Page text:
“It was a combination of identifying what different elements were needed to supplement our expertise,” adds Henney, “then selecting consultants who already had a solid working knowledge of the facility so we had a strong head start moving our effort forward.”

Informing the Process

With the consultant team in place, the site was evaluated based on physical, cultural, historic and environmental attributes to create a composite analysis. By viewing the site as a whole, certain patterns became apparent and guided the multifaceted planning approach.

“Our approach provided Historic Locust Grove the flexibility to utilize the site in a variety of capacities,” explains Henney. “It also allowed them to retain a level of historic accuracy to remain true to their mission as well as uphold their obligation for historic status.”

A site analysis revealed several zones that lent themselves to different levels of activation. By identifying these areas and informing the potential uses, the consultant team was able to accommodate the broad programming requests from the client while preserving the critical core of the site.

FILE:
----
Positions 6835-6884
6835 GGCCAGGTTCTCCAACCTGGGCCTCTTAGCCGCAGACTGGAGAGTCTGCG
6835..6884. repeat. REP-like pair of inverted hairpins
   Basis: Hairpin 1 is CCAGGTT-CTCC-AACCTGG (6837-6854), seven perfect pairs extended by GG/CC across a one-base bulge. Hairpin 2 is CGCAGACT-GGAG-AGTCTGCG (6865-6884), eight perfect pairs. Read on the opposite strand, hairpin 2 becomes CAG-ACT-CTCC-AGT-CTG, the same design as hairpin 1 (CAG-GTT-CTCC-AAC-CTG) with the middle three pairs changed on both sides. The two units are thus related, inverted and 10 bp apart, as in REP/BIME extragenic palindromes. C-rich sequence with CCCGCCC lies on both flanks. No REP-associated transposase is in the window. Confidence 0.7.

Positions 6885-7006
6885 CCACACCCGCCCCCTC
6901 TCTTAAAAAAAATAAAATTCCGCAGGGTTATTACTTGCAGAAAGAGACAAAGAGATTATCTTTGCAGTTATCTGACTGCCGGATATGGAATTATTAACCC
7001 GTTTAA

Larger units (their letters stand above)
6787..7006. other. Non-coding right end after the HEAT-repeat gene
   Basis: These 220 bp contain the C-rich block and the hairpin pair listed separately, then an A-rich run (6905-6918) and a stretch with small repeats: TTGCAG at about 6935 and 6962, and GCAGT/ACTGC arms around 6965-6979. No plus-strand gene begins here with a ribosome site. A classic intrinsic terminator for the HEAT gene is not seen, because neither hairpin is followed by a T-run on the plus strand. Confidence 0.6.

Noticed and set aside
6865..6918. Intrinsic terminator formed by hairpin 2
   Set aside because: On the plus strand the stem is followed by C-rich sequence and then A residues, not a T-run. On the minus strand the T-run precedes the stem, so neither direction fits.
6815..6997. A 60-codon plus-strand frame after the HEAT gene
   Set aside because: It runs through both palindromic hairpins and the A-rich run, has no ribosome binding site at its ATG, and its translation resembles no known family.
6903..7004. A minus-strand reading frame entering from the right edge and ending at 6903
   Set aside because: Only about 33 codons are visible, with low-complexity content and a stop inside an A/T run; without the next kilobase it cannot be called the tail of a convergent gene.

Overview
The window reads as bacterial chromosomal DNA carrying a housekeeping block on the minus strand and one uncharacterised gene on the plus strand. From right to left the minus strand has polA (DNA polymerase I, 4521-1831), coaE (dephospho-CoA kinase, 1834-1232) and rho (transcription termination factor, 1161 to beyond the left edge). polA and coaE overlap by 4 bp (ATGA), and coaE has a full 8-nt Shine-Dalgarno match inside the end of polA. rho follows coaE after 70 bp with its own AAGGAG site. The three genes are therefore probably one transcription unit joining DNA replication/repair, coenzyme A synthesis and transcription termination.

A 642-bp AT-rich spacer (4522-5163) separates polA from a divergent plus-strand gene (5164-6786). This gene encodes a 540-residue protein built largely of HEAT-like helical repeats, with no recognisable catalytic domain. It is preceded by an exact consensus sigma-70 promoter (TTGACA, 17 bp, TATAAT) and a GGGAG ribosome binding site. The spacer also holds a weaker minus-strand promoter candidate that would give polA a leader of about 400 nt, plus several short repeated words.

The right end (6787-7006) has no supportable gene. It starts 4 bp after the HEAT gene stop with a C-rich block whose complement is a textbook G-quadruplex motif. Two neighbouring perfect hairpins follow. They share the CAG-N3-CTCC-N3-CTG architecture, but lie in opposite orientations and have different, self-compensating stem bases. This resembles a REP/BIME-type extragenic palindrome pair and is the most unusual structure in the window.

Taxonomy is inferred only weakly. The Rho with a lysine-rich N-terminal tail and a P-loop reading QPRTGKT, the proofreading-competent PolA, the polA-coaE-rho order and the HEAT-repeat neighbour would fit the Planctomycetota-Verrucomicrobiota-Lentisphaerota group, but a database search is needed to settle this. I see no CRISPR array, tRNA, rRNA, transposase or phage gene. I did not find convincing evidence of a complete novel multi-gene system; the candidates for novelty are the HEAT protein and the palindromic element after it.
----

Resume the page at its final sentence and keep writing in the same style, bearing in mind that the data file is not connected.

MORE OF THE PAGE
“We discovered that the site had different levels of authenticity,” notes Omidy. “For example, there’s a decline in historical authenticity as you move eastward from the main house, so those areas became the most appropriate for interpretive programming.”

21st-Century Sustainability Goals

With the master plan largely centered on the historic grounds, environmental stewardship became a central theme. Henney discusses the issues related to preserving and enhancing a historical farm, while still applying sustainable features:

“As you think about a historical gentleman’s farm, there were a lot of practices that may have been utilized when the farm was active that are no longer considered sustainable today. We had a lot of conversations about that, debating how to give a nod to the historic context without losing sight of 21st-century sustainability goals.”

Omidy breaks the sustainability piece down into three additional components: “One; there’s an existing stand of trees, so we recommended the tending of that asset, removing dead wood and invasive species to provide opportunity for more balanced understory and maintenance.”